The coalition has failed to censure Penny Wong, as the government pressed its case that the Labor frontbencher's chief of staff connived with a New Zealand MP to undermine Barnaby Joyce.
The botched Senate attempt at censure - which attracted only the support of One Nation and Derryn Hinch - came at the start of a second day of government counter-attack over the scandal.
Mr Joyce was on Monday referred to the High Court to test whether his NZ citizenship by descent disqualifies him from sitting in parliament under section 44 of the constitution, which bans dual nationals.
On August 7, Fairfax journalists pursuing a story about Mr Joyce's citizenship status requested information from the NZ government.
About the same time, Senator Wong's chief of staff Marcus Ganley had informal talks with a friend, NZ Labour MP Chris Hipkins, about "domestic political issues including the section 44 debate", but she says no mention was made in the conversation of Mr Joyce.
Mr Hipkins decided on August 9 to ask a parliamentary question on notice to the NZ internal affairs minister whether a child born in Australia to a NZ father would automatically have NZ citizenship.
A day later, Mr Joyce was informed by the NZ high commission preliminary advice showed he was an NZ citizen - which was confirmed by NZ Prime Minister Bill English on Monday.
Attorney-General George Brandis told parliament on Wednesday Labor was involved in a conspiracy.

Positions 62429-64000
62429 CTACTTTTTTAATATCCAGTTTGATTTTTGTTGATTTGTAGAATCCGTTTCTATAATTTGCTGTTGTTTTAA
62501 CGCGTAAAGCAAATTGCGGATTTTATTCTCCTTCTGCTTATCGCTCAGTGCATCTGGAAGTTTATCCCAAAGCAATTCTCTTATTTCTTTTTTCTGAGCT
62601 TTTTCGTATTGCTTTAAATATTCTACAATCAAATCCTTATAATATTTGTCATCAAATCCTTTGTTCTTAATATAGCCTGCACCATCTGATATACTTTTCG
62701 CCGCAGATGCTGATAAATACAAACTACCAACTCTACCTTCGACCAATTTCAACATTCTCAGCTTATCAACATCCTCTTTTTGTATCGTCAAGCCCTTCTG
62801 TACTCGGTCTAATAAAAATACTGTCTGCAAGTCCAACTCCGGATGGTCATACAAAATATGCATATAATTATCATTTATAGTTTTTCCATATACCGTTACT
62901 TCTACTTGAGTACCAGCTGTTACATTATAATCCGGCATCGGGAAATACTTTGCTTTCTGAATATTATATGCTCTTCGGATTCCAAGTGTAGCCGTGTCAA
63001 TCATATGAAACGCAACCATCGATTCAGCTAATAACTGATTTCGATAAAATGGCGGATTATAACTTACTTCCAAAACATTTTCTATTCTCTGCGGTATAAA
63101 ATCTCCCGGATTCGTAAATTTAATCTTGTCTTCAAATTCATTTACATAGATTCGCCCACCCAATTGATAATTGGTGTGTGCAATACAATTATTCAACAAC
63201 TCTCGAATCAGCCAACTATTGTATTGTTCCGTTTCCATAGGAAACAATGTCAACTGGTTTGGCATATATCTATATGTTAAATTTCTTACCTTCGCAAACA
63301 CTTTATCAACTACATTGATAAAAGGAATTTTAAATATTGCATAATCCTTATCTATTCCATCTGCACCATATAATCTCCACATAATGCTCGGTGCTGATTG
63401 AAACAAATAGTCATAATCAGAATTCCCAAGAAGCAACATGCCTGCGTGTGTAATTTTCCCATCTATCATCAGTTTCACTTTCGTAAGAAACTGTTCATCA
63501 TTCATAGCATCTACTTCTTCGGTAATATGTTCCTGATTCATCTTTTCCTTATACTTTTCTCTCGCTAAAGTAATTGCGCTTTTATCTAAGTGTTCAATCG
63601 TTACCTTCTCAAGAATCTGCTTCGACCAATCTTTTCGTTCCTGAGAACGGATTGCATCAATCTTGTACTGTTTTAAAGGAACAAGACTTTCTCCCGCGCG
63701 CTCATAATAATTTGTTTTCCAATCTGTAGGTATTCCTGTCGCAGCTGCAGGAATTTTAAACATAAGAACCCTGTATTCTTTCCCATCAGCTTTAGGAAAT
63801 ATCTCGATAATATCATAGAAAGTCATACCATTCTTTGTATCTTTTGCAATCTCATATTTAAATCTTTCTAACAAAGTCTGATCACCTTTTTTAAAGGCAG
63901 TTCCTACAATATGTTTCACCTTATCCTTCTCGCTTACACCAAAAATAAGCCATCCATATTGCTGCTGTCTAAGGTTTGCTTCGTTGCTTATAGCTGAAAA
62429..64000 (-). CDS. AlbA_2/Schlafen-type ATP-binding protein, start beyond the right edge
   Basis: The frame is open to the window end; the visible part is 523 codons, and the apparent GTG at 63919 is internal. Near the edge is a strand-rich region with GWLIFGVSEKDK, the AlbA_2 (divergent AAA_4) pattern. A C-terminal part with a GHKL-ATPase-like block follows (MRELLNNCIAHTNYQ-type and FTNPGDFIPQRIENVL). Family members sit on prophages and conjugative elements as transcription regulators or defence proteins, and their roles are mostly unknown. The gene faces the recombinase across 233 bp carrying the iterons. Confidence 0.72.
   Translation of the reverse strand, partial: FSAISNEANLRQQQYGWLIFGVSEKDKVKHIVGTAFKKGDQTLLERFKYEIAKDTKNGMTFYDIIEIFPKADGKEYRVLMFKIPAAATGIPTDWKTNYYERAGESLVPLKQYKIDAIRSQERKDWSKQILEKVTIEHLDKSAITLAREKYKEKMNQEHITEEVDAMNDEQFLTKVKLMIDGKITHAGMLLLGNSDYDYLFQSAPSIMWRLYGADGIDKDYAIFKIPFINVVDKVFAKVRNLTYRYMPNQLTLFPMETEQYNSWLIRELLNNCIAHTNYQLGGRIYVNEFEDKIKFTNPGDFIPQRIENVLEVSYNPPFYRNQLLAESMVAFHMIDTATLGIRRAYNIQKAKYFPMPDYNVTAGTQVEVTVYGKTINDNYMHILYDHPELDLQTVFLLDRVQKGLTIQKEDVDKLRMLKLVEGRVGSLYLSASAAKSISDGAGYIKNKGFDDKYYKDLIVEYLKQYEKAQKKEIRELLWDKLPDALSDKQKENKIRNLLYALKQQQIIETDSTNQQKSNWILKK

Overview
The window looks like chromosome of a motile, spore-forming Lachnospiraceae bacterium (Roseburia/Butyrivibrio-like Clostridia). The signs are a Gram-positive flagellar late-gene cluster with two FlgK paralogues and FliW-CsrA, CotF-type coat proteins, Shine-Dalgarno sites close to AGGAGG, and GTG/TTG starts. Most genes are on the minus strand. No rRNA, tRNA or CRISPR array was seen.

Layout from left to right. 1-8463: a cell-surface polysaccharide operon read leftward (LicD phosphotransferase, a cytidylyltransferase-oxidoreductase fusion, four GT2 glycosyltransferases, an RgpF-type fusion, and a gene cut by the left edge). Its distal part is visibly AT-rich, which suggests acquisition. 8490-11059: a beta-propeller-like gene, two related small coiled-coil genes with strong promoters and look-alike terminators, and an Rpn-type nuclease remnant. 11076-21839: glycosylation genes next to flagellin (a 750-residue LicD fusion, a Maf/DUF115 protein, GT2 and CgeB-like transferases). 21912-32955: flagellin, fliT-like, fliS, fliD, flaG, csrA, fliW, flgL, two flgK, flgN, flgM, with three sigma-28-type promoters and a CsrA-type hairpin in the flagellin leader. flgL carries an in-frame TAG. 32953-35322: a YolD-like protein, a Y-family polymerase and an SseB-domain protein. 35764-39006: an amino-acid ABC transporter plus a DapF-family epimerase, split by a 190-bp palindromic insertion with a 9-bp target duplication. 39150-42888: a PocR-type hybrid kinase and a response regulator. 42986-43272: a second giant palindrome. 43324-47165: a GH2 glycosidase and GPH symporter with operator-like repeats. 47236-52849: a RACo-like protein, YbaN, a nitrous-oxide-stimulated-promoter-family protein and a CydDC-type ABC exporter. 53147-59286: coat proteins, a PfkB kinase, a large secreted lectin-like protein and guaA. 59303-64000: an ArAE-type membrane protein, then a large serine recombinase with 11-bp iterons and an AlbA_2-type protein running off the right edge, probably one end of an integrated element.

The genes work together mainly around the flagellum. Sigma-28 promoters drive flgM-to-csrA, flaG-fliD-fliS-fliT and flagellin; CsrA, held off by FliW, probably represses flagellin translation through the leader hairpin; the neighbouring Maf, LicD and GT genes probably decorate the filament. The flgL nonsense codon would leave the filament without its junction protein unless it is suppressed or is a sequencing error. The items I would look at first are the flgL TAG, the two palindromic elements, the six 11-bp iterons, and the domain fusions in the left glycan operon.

"It plainly crosses a line when a serious domestic political dispute ... is progressed by the opposition not through the process of the Australian parliament but through the process of a parliament of a foreign friendly nation," he told parliament.
Senator Wong said while it was "unwise" for her staffer to have engaged in the conversation, the NZ government had confirmed that media inquiries triggered a check of its citizenship records.
However, Foreign Minister Julie Bishop said only the NZ MP's question, not those from journalists, "put an obligation on the New Zealand government to act".
Former Liberal senator Cory Bernardi, who voted against the censure, said the Turnbull government had "overcooked" its conspiracy claims and appeared to be covering up its knowledge of the matter.
Mr Joyce defended his decision not to step aside as a cabinet minister, the course taken by his Nationals colleague Matt Canavan, who is also facing a High Court ruling on his eligibility to sit in parliament.
"If someone said to you 'you've got a firm case and a firm case to be in the clear', you continue on with your work," he told reporters, referring to legal advice from the solicitor-general.